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Salad in a jar

Salad in a jar

This time of the season you can still make great tasting, locally grown food. When stored properly, the vast availability of close to home grown produce will amaze you. Eating what is available from the area in which you live and with the season is one way to connect with the land. It is also

This time of the season you can still make great tasting, locally grown food. When stored properly, the vast availability of close to home grown produce will amaze you. Eating what is available from the area in which you live and with the season is one way to connect with the land. It is also a great way to support a local food system.

The majority of the dollars you spend on vegetables that have travelled far goes to the middleman or distributors. The farther your food travels, the farther you are removed from supporting the people that grow your food. Every small step taken to bridge the gap from the field to the table brings us all closer to a nutritionally rooted food system.

Eating food that grows closer to home also tastes better than those that have been imported. Even in early January you can find nutritious vegetables to make a raw and refreshing salad. They are a great accompaniment to a stick to your bones winter meal offering balance to rich flavours and contrasting textures in your mouth.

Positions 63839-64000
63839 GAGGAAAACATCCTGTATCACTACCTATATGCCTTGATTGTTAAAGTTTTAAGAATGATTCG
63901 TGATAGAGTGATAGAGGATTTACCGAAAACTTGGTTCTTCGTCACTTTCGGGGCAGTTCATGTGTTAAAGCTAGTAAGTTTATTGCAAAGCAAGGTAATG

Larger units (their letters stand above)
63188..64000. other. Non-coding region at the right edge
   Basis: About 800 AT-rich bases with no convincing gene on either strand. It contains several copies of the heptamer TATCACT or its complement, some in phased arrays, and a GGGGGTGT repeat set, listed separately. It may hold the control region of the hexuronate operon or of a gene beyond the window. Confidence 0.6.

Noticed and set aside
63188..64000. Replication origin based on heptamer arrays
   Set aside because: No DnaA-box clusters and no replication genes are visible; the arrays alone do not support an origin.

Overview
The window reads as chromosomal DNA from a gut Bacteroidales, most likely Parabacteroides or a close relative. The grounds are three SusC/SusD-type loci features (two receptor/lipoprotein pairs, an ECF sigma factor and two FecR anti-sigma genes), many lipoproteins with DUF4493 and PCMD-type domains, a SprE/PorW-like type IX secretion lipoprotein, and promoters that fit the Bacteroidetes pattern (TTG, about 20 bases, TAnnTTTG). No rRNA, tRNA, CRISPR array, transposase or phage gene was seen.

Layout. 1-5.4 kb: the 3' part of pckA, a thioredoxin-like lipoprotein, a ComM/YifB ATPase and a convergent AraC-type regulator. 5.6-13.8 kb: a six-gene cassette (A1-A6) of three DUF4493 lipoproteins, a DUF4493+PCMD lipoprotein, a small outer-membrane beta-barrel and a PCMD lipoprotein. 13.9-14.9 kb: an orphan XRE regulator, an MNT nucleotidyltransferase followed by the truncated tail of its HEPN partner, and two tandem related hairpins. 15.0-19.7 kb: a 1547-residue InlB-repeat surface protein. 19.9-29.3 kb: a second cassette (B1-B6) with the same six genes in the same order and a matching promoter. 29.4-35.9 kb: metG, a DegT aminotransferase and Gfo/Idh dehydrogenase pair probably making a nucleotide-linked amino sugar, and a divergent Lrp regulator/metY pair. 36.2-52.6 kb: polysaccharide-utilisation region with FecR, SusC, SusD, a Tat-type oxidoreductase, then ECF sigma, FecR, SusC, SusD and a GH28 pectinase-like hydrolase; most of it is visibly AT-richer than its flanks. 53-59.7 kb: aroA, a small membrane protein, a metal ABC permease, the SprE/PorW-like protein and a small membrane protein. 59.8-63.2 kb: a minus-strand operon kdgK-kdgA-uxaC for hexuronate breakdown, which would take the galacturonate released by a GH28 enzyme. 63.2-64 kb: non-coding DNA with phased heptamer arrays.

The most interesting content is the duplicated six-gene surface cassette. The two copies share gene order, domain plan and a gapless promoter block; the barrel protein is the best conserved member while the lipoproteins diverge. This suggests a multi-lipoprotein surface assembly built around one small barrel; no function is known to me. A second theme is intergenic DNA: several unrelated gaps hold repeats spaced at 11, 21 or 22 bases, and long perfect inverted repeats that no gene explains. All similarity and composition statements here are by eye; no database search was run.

Salads made with hearty vegetables – not tender greens – keep well for long periods of time and are a great choice to make ahead of time. When put in a jar, a layered winter vegetable salad is a great portable light meal or snack. Also, using colourful vegetables and interesting ways to cut them can make the salad nice to look at.

Salad in a Jar

equal parts:
Beets – peeled and cut in Matchsticks
Carrot – peeled and cut in Matchsticks
Cabbage – shredded
Apple – cut in small cubes

to your preference:

Toasted Sunflower Seeds
Fresh Mint – Torn

Layer each ingredient in a jar in the following order:

  •  apples
  •  dressing, make sure to cover the apples so they do not oxidize
  •  mint evenly distributed after each layer
  •  beets
  •  cabbage
  •  carrots
  •  sunflower seeds

shake to mix before serving, pour out into a bowl and enjoy!

variation: try adding 0.25 part – sprouted beans to the mix

Mint Apple Cider Vinaigrette

1 part apple cider vinegar
2 parts vegetable oil
1 tsp per part dijon mustard
2 tsp per part maple syrup

to taste:
salt
pepper
fresh mint

Whisk all ingredients together. Taste and adjust seasoning as you wish.

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